WW1 Revisited

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The Above The Battlefield project was back on the Somme over Easter photographing and filming various locations including some of the smaller battlefield cemeteries around Beaumont-Hamel. New Munich Trench was a position prepared by British troops at the end of the Battle of the Somme: on 15th November 1916 units of the 51st (Highland) Division captured Munich Trench and 2/2nd Highland Field Company Royal Engineers and 1/8th Royal Scots dug New Munich Trench…. Read More

London Cemetery and Extension was made in the 1920s when the entire cemetery was made permanent; but the original burials by the main gate date back to the capture of High Wood by the 47th (London) Division on 15th September 1916 during the Battle of Flers-Courcelette, when tanks were used for the first time. The cemetery was greatly enlarged in the 1920s and 30s from an area much wider than just the… Read More

This time of year, as the days get ever shorter, my mind goes back to the many winters I have spent on the Somme. During the very first temperatures mirrored those of the coldest winter of the Great War, when it dropped to nearly -25 in the front line area. For Western Europe that was cold, and it gave me renewed respect for the men who lived in those muddy, often snow-filled… Read More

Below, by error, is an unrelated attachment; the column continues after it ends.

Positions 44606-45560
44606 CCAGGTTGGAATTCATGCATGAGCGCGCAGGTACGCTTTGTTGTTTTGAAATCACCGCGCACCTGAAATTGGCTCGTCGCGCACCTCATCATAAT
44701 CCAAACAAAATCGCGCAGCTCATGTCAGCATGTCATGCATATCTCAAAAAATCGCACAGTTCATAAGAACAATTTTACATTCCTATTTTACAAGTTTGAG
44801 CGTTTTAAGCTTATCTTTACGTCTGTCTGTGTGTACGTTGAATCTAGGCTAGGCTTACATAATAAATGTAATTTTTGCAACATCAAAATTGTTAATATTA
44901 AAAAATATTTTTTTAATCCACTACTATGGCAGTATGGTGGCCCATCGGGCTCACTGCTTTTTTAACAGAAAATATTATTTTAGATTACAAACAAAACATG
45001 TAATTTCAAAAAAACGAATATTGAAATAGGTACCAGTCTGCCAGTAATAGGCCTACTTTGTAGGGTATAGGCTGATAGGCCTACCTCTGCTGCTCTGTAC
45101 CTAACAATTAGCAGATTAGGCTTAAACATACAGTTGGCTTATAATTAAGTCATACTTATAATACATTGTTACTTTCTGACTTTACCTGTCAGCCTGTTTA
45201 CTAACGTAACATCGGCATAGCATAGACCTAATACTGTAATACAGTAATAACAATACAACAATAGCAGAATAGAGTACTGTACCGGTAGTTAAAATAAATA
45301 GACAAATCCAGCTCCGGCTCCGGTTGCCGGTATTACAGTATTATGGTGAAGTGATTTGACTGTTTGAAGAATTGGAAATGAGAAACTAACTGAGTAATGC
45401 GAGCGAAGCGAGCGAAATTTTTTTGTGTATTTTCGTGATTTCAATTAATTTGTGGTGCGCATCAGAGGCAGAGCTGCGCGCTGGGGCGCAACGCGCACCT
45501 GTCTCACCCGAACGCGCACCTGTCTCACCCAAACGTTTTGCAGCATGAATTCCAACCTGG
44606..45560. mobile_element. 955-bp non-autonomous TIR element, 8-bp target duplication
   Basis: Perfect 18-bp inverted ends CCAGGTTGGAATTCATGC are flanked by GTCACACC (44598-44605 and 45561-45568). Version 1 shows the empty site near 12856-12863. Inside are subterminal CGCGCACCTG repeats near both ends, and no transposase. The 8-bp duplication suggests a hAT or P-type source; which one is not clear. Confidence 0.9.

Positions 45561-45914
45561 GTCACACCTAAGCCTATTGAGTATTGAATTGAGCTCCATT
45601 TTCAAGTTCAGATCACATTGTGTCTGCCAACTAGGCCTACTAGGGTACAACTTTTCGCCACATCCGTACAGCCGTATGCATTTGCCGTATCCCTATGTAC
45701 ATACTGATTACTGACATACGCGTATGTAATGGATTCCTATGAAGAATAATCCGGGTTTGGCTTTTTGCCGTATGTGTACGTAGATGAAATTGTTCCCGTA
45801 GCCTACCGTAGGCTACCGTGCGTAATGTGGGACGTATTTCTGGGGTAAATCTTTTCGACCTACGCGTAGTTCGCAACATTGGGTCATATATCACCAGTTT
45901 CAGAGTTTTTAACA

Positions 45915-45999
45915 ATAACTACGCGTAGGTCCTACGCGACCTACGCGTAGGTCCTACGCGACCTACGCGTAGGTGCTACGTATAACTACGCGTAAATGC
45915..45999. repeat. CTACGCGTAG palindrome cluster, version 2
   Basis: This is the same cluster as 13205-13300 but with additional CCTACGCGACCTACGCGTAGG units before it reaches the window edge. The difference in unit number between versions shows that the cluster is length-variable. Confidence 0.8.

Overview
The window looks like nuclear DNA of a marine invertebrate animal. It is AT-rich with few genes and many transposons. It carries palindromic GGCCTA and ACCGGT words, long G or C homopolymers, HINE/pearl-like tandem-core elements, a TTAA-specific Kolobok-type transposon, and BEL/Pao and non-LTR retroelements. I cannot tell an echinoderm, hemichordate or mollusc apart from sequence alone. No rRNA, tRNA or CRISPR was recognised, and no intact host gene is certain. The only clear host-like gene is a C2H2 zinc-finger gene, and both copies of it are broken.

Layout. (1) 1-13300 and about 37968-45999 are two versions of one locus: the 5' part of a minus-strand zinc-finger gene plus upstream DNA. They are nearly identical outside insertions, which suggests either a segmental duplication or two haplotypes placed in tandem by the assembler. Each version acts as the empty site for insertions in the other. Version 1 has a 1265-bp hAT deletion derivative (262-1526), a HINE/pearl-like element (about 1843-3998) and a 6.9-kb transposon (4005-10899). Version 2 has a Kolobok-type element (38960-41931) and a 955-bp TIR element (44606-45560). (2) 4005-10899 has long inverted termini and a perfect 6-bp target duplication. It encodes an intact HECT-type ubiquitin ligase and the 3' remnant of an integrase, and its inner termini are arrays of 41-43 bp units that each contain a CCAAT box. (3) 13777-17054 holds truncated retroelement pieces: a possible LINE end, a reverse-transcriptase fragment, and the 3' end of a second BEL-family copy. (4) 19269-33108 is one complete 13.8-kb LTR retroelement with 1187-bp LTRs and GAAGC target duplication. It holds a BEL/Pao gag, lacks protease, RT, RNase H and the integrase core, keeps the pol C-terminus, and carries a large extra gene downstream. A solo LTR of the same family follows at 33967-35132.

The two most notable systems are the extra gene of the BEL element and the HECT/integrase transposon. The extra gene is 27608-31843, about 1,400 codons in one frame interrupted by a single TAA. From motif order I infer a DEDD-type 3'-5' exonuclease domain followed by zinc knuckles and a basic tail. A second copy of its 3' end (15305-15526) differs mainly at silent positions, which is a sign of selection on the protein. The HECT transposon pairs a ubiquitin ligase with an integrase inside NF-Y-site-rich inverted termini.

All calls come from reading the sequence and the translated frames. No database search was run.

Ovillers Military Cemetery was started during the winter of 1916/17 when dead from the front line between Thiepval and Courcelette were buried here, including the son of the then famous Music Hall star Sir Harry Lauder. His son, Captain John Lauder, was killed in the front line during a quiet period in December 1916. His grave is in the staggered collection of burials clearly visible on the right in this film. There… Read More

Ovillers is a village on the Somme battlefields, taken by German troops in September 1914 and which later formed part of their defences in what would become Mash Valley on 1st July 1916; the First Day of the Battle of the Somme. The village was finally cleared more than a week later and during the winter of 1916/17 a cemetery was made here for casualties coming back from the front line between… Read More

The First World War trenches at Main des Massiges have featured several times on this site recently and understandably so as they are among the most impressive anywhere on the Western Front. Here a local association has used experimental archaeology to recreate both French and German trenches from the early war period. This was an area that saw heavy fighting in 1915 including some of the earliest examples of war underground with… Read More

The trench system at Main de Massiges, a hillside in the Champagne battlefields that was the scene of heavy fighting in 1915 and became almost a household name in France, is one of the most impressive on the Western Front today. Trenches have been excavated and restored by a local association as can be seen in this aerial image. Known by very few visitors to the battlefields the Main de Massiges trenches… Read More